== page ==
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Faculty Research Mentors

Dr. Albeck’s research uses electroencephalography (EEG) and DNA analysis to investigate the relationship between emotional responsiveness and altruistic behavior. More information coming soon!

Dr. Beth Allen’s laboratory investigates a range of issues related to couple functioning, including processes related to relationship health and dysfunction, relationship interventions, extradyadic involvements, military marriages, and the bidirectional influences of relationship factors and health. Her current work is primarily focused on an online study of military couples, exploring relationship and psychological health post deployment.

Dr. Richard Allen’s research uses an animal (rat) model of drug-taking behavior called the drug self-administration procedure, which can be used to reveal escalations of cocaine intake over time. This model provides a valuable preclinical tool for assessing the neurobiological changes that take place during this transition. Research in his laboratory seeks to describe the pharmacological, neurobiological, and behavioral mechanisms that contribute to the drug addiction.

Dr. Bland’s research interests include the neurobiology of stress and addiction as well as animal models of mood disorders such as depression and anxiety. Her current studies focus on investigations of gender differences and the effects of social cues and social history on the rewarding and neurochemical effects of drugs of abuse. Techniques include conditioned place preference, in vivo microdialysis with HPLC, and immunohistochemistry.

Dr. Angèle Fauchier studies family violence, parenting, and the intersection between them. She has conducted research on child abuse and neglect, intimate partner violence, and child-to-parent violence. Her parenting research has particularly focused on discipline and corporal punishment. She directs the International Parenting Study, which examines parenting and family violence around the world (currently including 23 countries). She also has expertise in meta-analysis and implementation science.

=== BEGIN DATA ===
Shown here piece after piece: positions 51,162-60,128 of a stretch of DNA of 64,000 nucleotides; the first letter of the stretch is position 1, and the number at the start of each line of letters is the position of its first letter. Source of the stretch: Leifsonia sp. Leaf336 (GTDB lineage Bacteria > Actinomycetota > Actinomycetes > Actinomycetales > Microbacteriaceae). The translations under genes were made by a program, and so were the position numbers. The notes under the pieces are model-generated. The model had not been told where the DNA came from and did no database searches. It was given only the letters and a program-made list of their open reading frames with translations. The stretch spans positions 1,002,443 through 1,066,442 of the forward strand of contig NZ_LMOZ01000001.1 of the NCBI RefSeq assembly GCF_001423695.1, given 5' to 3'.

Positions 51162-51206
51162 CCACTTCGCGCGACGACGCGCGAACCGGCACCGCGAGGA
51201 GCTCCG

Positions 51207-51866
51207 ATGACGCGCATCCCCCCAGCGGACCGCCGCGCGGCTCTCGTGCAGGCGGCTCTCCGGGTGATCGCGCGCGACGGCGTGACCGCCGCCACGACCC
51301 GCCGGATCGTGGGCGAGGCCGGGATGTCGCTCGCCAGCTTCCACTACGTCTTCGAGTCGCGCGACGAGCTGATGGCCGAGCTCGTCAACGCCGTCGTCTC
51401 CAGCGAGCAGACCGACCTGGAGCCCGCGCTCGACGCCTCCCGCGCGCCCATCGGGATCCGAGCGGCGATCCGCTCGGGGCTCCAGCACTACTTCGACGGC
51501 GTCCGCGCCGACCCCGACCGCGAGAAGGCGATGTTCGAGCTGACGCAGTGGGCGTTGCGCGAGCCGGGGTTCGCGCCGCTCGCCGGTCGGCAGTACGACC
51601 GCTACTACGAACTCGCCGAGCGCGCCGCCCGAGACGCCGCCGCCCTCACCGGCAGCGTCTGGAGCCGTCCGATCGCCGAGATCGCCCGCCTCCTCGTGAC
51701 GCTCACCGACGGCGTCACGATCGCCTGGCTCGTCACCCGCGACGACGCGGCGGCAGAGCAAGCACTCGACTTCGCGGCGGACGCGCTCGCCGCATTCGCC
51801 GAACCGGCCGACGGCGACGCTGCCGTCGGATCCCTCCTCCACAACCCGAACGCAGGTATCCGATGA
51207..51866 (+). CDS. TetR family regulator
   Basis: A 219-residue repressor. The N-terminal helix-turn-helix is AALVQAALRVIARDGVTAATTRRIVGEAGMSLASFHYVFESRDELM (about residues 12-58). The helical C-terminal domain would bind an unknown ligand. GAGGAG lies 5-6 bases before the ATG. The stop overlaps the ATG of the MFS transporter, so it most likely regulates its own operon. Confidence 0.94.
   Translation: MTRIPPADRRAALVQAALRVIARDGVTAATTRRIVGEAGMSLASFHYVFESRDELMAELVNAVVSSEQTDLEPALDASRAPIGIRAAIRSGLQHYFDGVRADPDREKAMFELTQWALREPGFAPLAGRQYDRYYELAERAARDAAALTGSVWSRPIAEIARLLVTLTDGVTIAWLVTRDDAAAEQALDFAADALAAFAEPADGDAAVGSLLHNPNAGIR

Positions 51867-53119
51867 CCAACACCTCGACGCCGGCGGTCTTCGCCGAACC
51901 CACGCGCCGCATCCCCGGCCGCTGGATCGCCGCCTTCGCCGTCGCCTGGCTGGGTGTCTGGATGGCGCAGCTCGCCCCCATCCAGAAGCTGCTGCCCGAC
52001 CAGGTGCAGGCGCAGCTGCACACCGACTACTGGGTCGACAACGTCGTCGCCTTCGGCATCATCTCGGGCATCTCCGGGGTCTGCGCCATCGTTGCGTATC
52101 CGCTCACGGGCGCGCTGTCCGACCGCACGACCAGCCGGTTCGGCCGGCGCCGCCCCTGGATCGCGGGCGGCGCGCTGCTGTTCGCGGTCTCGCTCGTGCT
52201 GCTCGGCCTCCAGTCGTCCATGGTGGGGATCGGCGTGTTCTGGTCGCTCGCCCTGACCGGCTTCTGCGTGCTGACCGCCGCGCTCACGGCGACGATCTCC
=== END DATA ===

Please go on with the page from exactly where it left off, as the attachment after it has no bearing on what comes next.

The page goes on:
Dr. Greenwood’s research focuses on the neurobiological mechanisms by which physical activity status impacts behavior, focusing primarily on behaviors relating to depression, fear and anxiety. Current projects include: identification of the neural circuitry involved in the rewarding and reinforcing properties of exercise; delineating the role of dopamine in the antidepressant and anxiolytic effects of exercise; and identification of the signals by which the experience of exercise is communicated to the brain to result in exercise-induced changes in brain and behavior. The laboratory also investigates factors and mechanisms that can reduce the relapse of conditioned fear following extinction, such as MDMA (ecstasy), acute exercise, and dopamine.

Dr. Grigsby’s work is on human cognitive neuroscience/neuropsychology, with an emphasis on understanding executive cognitive functioning (the capacity for behavioral and attentional self-regulation). Among other things, he studies neuropsychological and neuroradiological phenotypes associated with different mutations of the fragile X gene (FMR1), the effects of breast cancer chemotherapy on mood and cognition, and the mediation of various health outcomes among older people by cognitive status.

Dr. Kaplan’s research focus is on learning and cognitive development in infants of depressed mothers, with special emphasis on the role of infant-directed speech (IDS) in promoting (or in the case of depressed mothers, not promoting) infant learning. In addition, we are planning research looking at event-related potentials in response to IDS, and Kevin Everhart has a strong interest in collecting data on genotyping parents and infants for oxytocin receptor type. Other work involves factor analyses of maternal self-report measures of depression and how the identified factors predict infant outcome.